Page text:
Author Topic: School shooting Miami area 20180214  (Read 12471 times)

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whiners gonna whine
« Reply #630 on: June 10, 2019, 01:46:40 PM »
If being 'woke' involves joining a human centipede with a bunch of shut-ins like you and jacktard, I'd rather stay asleep, thanks all the same.

Itís alright. Though I donít agree with it I do understand your subservient need to blue pill yourself for queen and (her) country. ;)

whiners gonna whine
« Reply #631 on: June 10, 2019, 01:55:05 PM »
They aren't accepted as a given, if you're caught driving under the influence you will be arrested and hopefully jailed. There is actual legislation to prevent it happening, although you can argue about its effectiveness. When it comes to guns all you get is a shoulder shrug, as though being shot were an act of god instead of a preventable death.

The two issues are very similar, there are laws in effect to prevent deaths from each.  The deaths caused by both are criminal acts.  The problem is the laws are reactive, especially for drivers under the influence.  Just because the drunk's licence is suspended doesn't keep him from driving illegally, anymore than the law prevents a convicted felon or mental case from illegally getting a gun.  The one significant difference is a drivers licence is a priviledge, gun ownership is a Constitutionally guaranteed right. 


whiners gonna whine
« Reply #632 on: June 10, 2019, 01:55:06 PM »
Itís alright. Though I donít agree with it I do understand your subservient need to blue pill yourself for queen and (her) country. ;)

Of course you understand the need for subservience, people like you love to get rammed up the tailpipe by people like your Fearful Leader.


whiners gonna whine
« Reply #633 on: June 10, 2019, 02:03:05 PM »
I don't get how people are having actual spasms over deaths by guns, when vehicles kill far, far more people every day. Completely mystifying to me. Get some perspective.
Get a license!


School shooting Miami area 20180214
« Reply #634 on: June 10, 2019, 02:15:30 PM »
As long as alcohol-serving establishments don't have reasonably-priced, ample beds, people will drive drunk.  I mean, if a person pays for a ride home, how are they going to get their car back?  They would have to hire another ride or beg from a friend - much of which the neighbors could notice.  Also, on work nights when drunk, the issue becomes too complex to fathom.  Like, you're drunk, you don't want to drive but you know you need to be at work by 9AM.  You plan to work - you've worked many times after nights of drinking, no problem.  Your commute is way too long for cab fare or even Lyft.  You want to stay near your car.  You're not going to monkey around in the morning at home w/ no vehicle trying to figure out how to get your vehicle so you can get to work and back.  Does anyone see how this could be overwhelming to the drunk mind?  Better to have rooms or even portable beds in the places where people drink.  Responsibility can't be all put on the bartender, bec even if they cut someone off, the person could have a flask in their jacket, purse, or car.  So, might as well assume that drinking people will get drunk and give them beds.  Even a secure parking area where they could sleep in their cars would be better than offering nothing.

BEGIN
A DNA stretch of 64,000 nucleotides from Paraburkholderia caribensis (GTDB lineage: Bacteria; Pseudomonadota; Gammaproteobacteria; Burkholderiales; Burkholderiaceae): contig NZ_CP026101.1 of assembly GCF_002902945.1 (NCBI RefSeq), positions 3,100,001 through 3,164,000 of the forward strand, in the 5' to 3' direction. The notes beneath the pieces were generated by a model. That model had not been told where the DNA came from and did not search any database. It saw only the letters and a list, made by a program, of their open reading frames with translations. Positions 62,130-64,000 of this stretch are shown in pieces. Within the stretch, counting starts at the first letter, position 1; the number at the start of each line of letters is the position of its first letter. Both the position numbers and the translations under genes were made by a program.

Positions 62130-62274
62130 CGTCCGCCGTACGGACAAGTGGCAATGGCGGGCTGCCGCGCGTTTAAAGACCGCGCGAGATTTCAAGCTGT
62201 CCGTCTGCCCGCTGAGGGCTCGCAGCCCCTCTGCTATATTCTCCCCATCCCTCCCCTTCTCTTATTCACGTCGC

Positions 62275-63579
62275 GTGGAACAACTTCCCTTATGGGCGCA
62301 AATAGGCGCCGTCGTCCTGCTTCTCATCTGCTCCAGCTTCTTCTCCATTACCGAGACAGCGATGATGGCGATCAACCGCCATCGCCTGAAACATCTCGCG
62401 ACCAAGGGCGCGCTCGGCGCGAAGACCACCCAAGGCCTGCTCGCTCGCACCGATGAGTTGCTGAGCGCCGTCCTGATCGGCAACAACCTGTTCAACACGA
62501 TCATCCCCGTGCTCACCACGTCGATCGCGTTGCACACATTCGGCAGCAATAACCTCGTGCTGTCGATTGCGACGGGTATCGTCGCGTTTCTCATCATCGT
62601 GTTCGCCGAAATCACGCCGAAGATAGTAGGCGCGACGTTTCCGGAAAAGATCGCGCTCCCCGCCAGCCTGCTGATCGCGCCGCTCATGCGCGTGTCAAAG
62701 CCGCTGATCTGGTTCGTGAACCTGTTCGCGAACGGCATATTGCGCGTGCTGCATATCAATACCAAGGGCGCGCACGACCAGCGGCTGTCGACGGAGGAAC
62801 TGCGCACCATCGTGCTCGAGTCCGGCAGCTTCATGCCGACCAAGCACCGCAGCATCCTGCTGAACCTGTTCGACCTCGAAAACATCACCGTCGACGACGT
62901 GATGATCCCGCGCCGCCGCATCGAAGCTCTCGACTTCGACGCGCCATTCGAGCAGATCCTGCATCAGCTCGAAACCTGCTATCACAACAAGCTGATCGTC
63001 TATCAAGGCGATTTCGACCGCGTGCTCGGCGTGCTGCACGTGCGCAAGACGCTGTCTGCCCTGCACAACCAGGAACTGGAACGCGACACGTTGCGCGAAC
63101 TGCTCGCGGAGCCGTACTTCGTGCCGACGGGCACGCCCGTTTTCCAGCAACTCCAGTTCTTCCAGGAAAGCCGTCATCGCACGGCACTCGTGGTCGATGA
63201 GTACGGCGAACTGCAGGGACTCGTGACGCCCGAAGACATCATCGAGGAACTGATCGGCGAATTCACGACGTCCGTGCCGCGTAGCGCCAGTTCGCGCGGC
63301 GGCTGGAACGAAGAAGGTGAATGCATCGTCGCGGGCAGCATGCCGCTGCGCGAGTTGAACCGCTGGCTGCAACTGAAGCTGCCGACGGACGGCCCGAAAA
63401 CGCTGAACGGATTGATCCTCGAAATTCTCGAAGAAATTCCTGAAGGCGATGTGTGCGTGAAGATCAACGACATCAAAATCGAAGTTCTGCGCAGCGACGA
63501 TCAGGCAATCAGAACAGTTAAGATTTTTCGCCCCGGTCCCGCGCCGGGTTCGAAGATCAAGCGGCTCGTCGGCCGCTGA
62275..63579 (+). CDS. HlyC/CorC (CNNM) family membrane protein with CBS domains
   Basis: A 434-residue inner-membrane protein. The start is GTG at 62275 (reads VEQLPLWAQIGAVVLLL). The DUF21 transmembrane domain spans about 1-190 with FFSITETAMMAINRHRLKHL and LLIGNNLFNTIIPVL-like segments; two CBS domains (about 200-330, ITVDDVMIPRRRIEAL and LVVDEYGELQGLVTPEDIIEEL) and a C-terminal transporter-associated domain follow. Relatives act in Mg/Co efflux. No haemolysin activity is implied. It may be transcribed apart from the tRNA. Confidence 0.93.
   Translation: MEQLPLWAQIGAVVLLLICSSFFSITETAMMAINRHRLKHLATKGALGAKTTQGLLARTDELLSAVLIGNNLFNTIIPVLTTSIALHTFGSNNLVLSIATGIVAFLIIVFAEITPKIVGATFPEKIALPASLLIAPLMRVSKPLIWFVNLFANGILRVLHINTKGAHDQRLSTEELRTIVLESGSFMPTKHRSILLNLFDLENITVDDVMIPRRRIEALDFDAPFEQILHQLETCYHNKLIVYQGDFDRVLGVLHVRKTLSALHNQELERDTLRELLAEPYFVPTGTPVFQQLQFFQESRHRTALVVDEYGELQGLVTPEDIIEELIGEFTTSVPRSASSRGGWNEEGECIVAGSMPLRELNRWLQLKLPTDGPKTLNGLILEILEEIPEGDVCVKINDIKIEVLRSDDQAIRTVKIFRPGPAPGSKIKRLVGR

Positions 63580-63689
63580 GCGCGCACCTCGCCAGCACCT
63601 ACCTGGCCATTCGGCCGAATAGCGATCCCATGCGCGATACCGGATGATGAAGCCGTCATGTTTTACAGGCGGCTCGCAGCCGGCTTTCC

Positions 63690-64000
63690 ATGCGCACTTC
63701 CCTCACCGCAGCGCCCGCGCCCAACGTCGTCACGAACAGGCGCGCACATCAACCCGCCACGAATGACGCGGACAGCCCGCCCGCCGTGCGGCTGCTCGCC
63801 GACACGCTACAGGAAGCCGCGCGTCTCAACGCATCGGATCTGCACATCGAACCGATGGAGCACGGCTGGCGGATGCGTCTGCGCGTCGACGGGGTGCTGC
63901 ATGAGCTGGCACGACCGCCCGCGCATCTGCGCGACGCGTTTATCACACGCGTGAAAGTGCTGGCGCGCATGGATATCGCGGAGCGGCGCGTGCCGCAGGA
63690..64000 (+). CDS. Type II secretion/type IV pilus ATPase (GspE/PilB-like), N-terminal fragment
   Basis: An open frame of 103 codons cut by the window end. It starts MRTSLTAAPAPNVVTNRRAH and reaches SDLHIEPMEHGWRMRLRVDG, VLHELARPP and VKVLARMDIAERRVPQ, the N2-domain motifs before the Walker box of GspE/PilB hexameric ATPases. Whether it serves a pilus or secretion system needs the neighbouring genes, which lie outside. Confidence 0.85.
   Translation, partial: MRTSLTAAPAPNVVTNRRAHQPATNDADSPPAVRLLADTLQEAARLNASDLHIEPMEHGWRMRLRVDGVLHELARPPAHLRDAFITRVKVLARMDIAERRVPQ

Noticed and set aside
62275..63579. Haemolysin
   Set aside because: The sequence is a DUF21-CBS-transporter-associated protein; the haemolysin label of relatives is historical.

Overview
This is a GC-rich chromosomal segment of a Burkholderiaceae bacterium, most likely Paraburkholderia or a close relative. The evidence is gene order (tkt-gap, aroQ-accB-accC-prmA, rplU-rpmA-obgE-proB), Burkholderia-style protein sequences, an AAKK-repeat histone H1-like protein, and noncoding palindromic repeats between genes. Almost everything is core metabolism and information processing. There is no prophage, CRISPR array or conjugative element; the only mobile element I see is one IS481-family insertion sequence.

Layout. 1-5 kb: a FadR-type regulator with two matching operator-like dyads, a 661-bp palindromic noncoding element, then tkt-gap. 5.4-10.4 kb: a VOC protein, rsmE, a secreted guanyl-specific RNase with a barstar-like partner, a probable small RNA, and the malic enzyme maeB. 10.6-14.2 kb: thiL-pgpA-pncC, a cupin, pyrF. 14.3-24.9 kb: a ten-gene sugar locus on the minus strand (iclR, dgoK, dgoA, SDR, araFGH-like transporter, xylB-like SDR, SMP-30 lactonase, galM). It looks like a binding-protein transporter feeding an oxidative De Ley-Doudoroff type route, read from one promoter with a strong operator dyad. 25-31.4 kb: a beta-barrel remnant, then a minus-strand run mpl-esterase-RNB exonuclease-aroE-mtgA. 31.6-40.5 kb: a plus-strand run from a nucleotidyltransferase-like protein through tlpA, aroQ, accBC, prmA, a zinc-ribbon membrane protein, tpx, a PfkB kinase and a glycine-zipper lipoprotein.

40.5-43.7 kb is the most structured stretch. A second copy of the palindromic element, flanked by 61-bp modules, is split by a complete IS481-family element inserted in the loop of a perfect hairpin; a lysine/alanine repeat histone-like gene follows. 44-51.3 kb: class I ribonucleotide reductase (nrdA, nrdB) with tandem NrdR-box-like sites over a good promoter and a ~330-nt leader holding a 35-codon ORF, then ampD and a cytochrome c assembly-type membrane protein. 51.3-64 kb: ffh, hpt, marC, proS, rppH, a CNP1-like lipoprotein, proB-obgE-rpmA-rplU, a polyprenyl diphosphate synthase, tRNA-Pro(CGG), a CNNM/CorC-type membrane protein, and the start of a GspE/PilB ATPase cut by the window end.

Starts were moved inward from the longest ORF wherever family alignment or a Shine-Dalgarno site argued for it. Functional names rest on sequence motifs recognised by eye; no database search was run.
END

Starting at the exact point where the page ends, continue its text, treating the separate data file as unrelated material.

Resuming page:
whiners gonna whine
« Reply #635 on: June 10, 2019, 02:19:39 PM »
The two issues are very similar, there are laws in effect to prevent deaths from each.  The deaths caused by both are criminal acts.  The problem is the laws are reactive, especially for drivers under the influence.  Just because the drunk's licence is suspended doesn't keep him from driving illegally, anymore than the law prevents a convicted felon or mental case from illegally getting a gun.  The one significant difference is a drivers licence is a priviledge, gun ownership is a Constitutionally guaranteed right.

Just because a law gets broken isn't an argument for not having it. We might as well do away with penalties for murder on that basis too.

whiners gonna whine
« Reply #636 on: June 10, 2019, 02:41:14 PM »
Just because a law gets broken isn't an argument for not having it. We might as well do away with penalties for murder on that basis too.

I didn't make that argument.  I am for enforcing both existing drunk driving and gun laws, but I'm enough of a realist to know there is an inherent problem with reactive enforcement of any law.  In your example, having laws against murder don't keep them from happening.  If having a law in and of itself was enough to preclude criminal acts, there would be no need for police.

As a legal gun owner who obeys the laws associated with buying and owning firearms, I am no more of a threat to the public than I am as a licensed driver who will not even take a sip of Communion wine and drive home after Mass. 

School shooting Miami area 20180214
« Reply #637 on: June 10, 2019, 02:59:58 PM »